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Journal Article
Social Text (1 December 2018) 36 (4 (137)): 21–55.
Published: 01 December 2018
...Ramzi Fawaz This article explores how the speculative worlds of contemporary US superhero comics have addressed the problem of difference and human diversity through stories about the catastrophic threat of genocide. It focuses on a classic DC Comics storyline—the Legion of Super-Heroes’ Legion...
Journal Article
Social Text (1 December 2014) 32 (4 (121)): 71–85.
Published: 01 December 2014
... depicted in his graphic novel Pedro and Me. Comic books and other forms of serial art, as Ramzi Fawaz has recently argued, have not been sufficiently examined by queer studies as the resource for minoritarian survival and alternate identification they clearly have been.30 In Disidentifications...
Journal Article
Social Text (1 June 2000) 18 (2 (63)): 59–82.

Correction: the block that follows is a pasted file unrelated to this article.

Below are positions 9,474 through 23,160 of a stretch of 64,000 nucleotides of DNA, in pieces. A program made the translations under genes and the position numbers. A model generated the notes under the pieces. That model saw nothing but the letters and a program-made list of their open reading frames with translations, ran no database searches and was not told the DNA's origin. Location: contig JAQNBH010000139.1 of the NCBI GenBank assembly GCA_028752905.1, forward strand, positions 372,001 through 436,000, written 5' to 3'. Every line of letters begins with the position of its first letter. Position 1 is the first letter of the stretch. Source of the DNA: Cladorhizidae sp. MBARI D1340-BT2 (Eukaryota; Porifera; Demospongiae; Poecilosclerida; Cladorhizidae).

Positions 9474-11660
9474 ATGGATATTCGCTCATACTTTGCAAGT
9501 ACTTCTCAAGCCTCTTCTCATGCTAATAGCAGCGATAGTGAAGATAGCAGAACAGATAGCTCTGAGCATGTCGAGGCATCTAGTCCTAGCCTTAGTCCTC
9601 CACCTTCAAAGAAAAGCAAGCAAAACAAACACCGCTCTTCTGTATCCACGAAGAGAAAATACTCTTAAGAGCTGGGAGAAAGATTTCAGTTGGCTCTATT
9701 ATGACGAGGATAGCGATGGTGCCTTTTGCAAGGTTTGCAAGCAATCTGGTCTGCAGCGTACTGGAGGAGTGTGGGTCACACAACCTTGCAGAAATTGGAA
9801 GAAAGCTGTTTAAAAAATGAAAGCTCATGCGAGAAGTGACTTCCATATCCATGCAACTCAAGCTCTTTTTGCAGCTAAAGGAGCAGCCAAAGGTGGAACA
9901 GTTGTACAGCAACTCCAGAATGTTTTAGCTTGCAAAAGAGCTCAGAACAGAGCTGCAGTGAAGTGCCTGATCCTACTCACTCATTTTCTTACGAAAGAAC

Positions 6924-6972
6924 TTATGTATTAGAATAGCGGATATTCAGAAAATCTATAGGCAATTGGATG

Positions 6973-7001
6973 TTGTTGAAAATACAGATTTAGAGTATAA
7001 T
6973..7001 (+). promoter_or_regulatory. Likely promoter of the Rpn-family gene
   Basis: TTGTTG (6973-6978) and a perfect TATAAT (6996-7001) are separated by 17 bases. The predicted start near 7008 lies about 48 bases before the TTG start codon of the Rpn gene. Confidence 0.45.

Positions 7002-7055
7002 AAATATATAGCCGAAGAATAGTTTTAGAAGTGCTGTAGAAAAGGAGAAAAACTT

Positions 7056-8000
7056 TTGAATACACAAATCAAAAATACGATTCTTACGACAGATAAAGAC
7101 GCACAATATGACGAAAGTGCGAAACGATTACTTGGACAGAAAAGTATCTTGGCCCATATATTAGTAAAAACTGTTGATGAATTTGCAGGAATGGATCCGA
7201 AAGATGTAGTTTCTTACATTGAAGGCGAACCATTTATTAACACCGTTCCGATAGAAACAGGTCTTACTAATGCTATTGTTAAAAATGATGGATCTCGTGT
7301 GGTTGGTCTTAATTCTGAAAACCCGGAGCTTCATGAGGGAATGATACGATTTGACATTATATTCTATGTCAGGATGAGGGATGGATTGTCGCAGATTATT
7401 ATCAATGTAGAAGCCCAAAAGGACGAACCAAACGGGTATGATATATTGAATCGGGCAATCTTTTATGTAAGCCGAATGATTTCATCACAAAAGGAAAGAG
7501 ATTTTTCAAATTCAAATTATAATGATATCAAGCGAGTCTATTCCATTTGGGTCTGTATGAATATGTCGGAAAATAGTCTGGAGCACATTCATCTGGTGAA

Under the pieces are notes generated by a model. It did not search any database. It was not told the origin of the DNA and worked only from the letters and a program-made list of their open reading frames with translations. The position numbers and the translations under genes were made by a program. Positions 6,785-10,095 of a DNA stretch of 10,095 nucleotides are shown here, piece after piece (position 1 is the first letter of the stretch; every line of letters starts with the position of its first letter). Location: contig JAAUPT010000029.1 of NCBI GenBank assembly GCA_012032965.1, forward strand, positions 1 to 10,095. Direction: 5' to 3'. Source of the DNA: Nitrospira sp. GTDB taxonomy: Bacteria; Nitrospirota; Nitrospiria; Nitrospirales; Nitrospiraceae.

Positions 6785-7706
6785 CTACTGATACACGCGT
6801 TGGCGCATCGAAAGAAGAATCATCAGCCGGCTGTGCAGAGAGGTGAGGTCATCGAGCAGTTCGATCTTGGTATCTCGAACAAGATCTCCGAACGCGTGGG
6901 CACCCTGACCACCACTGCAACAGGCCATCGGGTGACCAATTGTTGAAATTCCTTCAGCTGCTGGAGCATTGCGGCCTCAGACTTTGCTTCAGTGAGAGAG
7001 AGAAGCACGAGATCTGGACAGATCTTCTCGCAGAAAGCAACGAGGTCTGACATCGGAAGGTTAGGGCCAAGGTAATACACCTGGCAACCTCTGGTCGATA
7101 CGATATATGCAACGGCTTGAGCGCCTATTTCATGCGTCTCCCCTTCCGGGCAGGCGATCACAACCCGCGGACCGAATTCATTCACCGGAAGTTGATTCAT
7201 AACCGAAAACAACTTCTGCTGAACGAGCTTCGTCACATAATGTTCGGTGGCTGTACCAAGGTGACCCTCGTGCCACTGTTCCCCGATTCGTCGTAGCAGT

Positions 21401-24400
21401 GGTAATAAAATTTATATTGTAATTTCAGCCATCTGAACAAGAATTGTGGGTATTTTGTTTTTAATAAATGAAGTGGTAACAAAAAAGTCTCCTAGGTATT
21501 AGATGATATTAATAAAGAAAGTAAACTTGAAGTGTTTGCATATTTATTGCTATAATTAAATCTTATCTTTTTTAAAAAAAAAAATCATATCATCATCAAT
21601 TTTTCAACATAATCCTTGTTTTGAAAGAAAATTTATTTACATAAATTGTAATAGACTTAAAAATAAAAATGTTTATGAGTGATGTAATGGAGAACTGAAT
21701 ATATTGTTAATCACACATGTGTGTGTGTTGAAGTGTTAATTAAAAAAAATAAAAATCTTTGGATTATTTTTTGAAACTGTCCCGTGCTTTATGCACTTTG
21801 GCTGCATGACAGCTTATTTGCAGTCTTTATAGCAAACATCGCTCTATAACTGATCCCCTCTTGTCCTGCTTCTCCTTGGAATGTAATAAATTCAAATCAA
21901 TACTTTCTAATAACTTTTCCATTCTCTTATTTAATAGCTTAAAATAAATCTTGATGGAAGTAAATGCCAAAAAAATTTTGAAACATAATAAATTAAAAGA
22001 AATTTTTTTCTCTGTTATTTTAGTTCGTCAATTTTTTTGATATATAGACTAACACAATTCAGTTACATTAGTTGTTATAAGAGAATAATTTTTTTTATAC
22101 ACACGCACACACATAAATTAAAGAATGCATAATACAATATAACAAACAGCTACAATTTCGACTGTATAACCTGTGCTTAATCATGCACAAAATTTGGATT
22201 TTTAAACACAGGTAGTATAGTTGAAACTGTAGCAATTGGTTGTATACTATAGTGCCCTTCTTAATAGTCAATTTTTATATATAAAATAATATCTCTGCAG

Published: 01 June 2000
... cheese. One type of minstrelsy, which adhered around the stereotypically comic “Sambo” figure, seems especially compatible with cheesy entertainment. During the nineteenth and early twentieth centuries, the Sambo might be...
Journal Article
Social Text (1 June 2013) 31 (2 (115)): 145–152.
Published: 01 June 2013
... business (symbolized by the speaker), nonetheless the speak- er’s performance, with her inability to draw much of an audience, has a comic vulnerability, while the more overtly “political” speakers around her have no problem gaining a crowd (see fig. 1). Social...
Journal Article
Social Text (1 March 2018) 36 (1 (134)): 37–44.
Published: 01 March 2018
... double-faced image of logisticality as the “transport of objects” (containing a sense in which transporting can mean “holding one rapt”) brings us to Jordan Peele’s darkly comic horror film Get Out (2017). In the early days of the Trump administration, this unexpected box office success gifted the...
Journal Article
Social Text (1 December 2017) 35 (4): 53–86.
Published: 01 December 2017
... multiple hermeneutic levels that we fully access this unusual aesthetic of illness, debility, comedy, perversion, and broad comical racism, something similar to what has been termed, in historical scholarship on nineteenth-century US advertising, the carnivalesque. 15 While most scholarship on the...